Cynthia S

Super Reviewer

September 20, 2010
This was a really good movie. Slow moving sometimes, but it definitely kept me enthralled. I have always loved a really good drama, and this one didn't disappoint me. I am REALLY amazed that Ralph Fiennes wasn't nominated for any awards, just Kate Winslet it seems. He did just as fine a job.
maxthesax
maxthesax

Super Reviewer

April 2, 2010
Life is a messy thing indeed. Motivations, ambiguous morality, atonement, and redemption all smack into one another like so many atom particles; careening off one another in ways both unique and sublime.

That is at the core of The Reader, which shows that every action has a reaction - altering lives in ways unimagined and heartbreaking, and yet, due to a tagged ending (which I initially thought unnecessary until further reflection) hope, reconcilliation and redemption of a fashion, still remain; showing that somehow, hope is the divining rod of the human condition.

Driving all the subsequent action is Kate Winslet in a rather daring performance as a lonely 30 year old woman who holds many a secret. In a subdued, yet powerful performance that is light years away from the mess that was Revolutionary Road, she manages to convey a rather tight lipped fatalism, keeping her secrets close to her vest and hiding behind a stern, seemingly harsh shell.

It's often the little things that are telling, and for me this film and its direction worked wonders, revealing its secrets slowly, giving time to see the deeper subject behind what is shown on the screen.

When the 15 year old boy returns to Winslet's apartment to allegedly thank her for befriending him, Winslet plays him like a violin, letting him glimpse her upper thigh. When she catches him oggling, she is so matter of fact in her observation "so this is why you came here".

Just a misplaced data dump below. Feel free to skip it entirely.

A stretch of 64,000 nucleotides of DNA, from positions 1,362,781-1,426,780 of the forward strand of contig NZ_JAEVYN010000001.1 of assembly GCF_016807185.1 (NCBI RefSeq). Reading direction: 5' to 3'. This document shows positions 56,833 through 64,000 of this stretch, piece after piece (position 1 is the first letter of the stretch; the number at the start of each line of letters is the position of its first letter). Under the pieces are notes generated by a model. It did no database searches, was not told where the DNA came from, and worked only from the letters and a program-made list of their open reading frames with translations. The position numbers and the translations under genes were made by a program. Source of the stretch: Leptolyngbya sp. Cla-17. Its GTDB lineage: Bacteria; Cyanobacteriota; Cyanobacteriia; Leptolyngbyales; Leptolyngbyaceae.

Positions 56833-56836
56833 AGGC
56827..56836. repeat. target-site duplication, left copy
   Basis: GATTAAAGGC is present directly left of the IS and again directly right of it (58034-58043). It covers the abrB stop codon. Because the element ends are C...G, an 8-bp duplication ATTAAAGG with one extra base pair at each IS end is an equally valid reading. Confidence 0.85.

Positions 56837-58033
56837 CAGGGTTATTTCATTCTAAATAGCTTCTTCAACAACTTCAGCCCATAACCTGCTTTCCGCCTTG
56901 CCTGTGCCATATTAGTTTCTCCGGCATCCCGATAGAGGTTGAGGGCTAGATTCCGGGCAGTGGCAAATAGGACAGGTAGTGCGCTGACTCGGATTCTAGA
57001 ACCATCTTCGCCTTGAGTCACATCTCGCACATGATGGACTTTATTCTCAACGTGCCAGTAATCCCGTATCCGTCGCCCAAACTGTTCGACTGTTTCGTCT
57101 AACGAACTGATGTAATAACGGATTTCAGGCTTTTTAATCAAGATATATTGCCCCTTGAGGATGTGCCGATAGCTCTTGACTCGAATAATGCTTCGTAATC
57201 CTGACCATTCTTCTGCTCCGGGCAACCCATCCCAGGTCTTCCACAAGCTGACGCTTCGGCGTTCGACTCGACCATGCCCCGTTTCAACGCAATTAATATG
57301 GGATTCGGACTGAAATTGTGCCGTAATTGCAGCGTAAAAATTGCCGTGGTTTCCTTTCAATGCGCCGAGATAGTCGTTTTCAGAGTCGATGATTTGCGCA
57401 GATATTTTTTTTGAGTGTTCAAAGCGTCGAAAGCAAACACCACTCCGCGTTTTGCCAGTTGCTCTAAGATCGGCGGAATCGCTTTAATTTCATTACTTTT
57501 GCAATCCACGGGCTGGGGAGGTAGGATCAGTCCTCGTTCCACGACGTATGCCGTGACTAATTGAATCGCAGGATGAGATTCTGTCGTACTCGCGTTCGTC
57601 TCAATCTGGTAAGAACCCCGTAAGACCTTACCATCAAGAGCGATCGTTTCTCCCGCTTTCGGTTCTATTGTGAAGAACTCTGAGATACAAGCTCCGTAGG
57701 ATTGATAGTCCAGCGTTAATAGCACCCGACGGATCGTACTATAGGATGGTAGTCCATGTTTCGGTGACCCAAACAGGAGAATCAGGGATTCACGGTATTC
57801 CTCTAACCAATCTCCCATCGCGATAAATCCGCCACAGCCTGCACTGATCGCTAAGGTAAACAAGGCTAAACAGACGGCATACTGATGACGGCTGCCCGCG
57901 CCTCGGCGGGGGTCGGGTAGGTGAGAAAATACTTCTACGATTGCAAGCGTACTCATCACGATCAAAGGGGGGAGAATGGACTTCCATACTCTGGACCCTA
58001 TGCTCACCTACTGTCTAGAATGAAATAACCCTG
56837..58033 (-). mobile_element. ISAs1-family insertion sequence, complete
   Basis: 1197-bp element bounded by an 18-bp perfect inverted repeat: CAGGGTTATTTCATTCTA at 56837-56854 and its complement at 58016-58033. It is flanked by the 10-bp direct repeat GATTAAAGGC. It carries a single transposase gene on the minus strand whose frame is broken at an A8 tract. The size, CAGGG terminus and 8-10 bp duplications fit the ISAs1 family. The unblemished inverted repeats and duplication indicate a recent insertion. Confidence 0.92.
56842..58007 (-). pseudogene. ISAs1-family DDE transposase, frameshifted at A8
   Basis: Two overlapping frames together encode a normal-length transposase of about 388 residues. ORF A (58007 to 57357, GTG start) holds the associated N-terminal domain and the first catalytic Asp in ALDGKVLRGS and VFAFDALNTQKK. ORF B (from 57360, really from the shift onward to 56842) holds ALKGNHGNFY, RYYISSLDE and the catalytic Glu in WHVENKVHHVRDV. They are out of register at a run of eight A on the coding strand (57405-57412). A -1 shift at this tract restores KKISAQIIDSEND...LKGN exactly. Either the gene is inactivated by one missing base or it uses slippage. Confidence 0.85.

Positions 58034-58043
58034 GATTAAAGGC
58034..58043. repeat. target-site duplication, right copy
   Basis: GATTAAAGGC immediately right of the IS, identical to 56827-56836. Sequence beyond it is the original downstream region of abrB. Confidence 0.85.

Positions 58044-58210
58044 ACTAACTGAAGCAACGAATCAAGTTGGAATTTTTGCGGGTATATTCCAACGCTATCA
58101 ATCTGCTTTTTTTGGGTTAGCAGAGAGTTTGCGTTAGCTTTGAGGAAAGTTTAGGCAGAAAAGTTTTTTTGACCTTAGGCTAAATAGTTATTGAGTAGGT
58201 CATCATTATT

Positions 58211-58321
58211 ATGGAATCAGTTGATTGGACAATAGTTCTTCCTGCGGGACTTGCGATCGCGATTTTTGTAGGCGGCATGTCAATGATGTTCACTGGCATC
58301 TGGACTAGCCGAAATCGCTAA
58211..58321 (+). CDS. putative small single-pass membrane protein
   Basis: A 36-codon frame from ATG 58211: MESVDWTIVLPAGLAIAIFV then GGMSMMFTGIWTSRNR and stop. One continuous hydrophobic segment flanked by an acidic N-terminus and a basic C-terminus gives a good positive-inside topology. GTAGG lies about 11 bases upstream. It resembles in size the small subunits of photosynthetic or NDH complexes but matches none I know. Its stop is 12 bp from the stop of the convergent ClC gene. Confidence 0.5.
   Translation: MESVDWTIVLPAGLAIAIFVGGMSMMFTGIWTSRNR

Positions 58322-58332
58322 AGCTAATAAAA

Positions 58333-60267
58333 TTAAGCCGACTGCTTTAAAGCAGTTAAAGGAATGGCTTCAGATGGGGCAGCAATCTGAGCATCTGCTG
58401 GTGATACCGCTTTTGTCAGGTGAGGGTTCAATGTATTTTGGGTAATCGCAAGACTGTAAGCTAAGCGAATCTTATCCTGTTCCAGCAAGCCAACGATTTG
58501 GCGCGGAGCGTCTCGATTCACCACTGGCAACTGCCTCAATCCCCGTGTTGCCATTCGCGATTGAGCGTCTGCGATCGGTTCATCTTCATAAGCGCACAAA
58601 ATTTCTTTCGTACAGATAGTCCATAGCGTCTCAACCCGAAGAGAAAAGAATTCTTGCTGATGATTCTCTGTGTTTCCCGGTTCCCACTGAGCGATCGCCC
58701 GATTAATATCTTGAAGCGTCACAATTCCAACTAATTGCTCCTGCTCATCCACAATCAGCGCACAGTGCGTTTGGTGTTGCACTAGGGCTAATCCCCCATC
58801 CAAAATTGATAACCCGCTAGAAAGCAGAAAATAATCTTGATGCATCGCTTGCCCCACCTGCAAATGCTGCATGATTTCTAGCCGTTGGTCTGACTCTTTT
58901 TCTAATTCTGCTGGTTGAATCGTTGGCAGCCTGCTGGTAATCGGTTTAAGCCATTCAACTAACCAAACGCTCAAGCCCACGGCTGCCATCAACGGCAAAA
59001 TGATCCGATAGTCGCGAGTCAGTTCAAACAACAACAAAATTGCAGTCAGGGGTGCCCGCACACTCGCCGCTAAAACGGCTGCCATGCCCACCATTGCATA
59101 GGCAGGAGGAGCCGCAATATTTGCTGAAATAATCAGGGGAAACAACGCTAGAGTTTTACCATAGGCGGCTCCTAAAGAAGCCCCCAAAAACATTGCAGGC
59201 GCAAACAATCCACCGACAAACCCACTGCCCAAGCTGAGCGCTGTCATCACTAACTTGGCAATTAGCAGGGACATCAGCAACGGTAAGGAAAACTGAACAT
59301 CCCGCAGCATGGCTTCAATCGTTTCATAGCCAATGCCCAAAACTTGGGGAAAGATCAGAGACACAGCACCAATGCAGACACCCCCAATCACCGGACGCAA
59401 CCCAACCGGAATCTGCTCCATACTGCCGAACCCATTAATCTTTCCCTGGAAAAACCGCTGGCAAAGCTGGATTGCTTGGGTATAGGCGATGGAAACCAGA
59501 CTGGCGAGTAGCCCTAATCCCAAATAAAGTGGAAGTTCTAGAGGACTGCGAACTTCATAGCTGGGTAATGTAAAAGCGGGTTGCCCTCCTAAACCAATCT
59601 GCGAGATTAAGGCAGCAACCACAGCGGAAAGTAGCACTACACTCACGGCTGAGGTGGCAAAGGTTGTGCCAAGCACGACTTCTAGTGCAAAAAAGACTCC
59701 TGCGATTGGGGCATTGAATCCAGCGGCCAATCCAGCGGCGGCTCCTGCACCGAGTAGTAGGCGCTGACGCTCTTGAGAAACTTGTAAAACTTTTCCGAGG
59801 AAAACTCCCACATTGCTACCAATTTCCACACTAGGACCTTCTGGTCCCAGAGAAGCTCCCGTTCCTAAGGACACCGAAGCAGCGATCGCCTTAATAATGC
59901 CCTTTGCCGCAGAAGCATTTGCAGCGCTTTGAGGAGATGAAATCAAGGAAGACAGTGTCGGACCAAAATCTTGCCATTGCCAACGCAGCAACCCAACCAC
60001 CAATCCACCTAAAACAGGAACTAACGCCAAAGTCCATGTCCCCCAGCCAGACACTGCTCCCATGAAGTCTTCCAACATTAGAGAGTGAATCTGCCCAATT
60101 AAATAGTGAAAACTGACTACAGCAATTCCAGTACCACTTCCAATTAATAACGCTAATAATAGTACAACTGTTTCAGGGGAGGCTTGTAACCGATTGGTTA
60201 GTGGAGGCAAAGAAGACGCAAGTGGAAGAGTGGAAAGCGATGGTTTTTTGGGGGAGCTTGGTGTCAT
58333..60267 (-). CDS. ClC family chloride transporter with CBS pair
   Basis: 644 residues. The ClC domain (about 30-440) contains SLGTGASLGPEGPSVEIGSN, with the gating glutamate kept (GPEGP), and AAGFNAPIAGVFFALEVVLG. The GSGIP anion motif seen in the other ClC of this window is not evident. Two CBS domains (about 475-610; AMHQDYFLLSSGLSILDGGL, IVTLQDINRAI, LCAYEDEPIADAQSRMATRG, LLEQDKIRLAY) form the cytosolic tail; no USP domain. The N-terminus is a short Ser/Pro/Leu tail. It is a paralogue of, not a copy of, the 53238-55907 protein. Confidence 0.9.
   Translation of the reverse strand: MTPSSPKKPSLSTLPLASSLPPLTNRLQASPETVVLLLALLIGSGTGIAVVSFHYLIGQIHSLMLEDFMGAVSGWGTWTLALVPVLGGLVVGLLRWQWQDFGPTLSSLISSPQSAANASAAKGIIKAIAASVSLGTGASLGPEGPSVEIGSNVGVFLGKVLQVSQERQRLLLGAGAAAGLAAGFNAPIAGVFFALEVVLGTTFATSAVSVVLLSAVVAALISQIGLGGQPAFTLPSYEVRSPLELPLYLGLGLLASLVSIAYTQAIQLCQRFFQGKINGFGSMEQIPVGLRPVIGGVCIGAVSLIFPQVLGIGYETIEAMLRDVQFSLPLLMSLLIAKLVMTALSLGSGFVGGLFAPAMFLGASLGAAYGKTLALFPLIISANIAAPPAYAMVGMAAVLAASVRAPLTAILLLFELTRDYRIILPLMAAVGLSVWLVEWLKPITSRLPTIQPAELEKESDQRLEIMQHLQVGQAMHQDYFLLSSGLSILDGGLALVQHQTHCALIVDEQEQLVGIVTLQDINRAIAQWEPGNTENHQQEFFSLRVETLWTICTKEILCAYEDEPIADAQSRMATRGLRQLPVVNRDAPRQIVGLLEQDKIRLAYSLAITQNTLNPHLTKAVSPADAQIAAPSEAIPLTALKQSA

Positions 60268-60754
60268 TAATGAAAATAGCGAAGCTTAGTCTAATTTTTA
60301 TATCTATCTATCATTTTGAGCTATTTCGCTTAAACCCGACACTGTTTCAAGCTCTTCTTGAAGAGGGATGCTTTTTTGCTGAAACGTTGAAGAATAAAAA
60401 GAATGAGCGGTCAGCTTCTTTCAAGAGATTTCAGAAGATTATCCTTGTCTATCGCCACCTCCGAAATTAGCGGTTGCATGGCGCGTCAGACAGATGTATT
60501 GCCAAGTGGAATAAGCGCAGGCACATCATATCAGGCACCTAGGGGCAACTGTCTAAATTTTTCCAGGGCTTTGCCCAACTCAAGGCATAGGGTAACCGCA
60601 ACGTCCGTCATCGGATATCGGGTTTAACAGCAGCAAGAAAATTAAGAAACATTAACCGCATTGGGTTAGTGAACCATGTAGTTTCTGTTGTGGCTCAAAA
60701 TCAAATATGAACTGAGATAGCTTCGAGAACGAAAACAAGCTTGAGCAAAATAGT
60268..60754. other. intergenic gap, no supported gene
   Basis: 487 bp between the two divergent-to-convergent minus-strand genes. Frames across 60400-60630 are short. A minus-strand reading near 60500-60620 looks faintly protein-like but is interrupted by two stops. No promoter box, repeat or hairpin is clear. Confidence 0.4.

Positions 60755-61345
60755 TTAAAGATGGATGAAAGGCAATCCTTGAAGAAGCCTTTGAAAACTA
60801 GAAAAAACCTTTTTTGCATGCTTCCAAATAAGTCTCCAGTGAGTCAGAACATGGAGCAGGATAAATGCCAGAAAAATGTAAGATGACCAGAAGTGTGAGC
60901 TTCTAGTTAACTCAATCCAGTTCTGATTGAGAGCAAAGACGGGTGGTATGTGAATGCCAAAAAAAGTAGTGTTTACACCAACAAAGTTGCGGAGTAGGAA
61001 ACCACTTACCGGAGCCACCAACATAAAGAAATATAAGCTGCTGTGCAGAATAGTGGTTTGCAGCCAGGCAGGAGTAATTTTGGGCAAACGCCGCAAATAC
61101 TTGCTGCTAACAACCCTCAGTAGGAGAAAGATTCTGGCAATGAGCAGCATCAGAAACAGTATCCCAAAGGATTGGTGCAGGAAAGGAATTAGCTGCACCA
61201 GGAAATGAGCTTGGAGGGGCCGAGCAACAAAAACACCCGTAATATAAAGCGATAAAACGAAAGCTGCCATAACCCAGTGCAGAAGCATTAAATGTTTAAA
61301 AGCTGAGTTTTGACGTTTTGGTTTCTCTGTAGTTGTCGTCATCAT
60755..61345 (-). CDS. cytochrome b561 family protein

That they then become lovers seems so natural, even though it goes against certain moral codes (harkening back to The Summer of 42 for me) - which becomes the theme of a law school sermon - there is law and there is morality, and all too often morality tries to dictate law, which should never be allowed to happen.

What then transpires, showing how lives are ruined by the choices they make, whether they feel that they actually had a choice at all, is what the film, and life are all about.

I'm not going to reveal any of the secrets, for you should let it all unfold for yourself, but will say that the concept of absolution is examined both overtly, in the case of a holocaust surviver refusing to acknowledge a German's gift for fear that she would be granting said absolution, to a much more covert notion of a country branding guilt on a select few in order to absolve its national conscience.

I found the direction compelling in the way it appeared to seamlessly move between decades, and though the minor subplot of Ralph Fiennes and his daughter at first seemed a distraction, it all comes home to roost as the film uses his relationship with his daughter to exemplify how Fiennes too has been ruined by all that proceeded. That he ultimately chooses to embrace his failings and embrace the goodness around him (his daughter) leaves us with hope - hope that perhaps we as a species can somehow embrace humanity and learn from the mistakes of the past.
flixsterman
flixsterman

Super Reviewer

January 14, 2009
When dealing with matters of the Holocaust, most films seek either retribution or absolution. The Reader offers neither. This is a film of attributes as well as detriments. A film devoid of holy lights and evil darkness. A character study in shades of gray.

Highly recommended.
LWOODS04
LWOODS04

Super Reviewer

April 30, 2009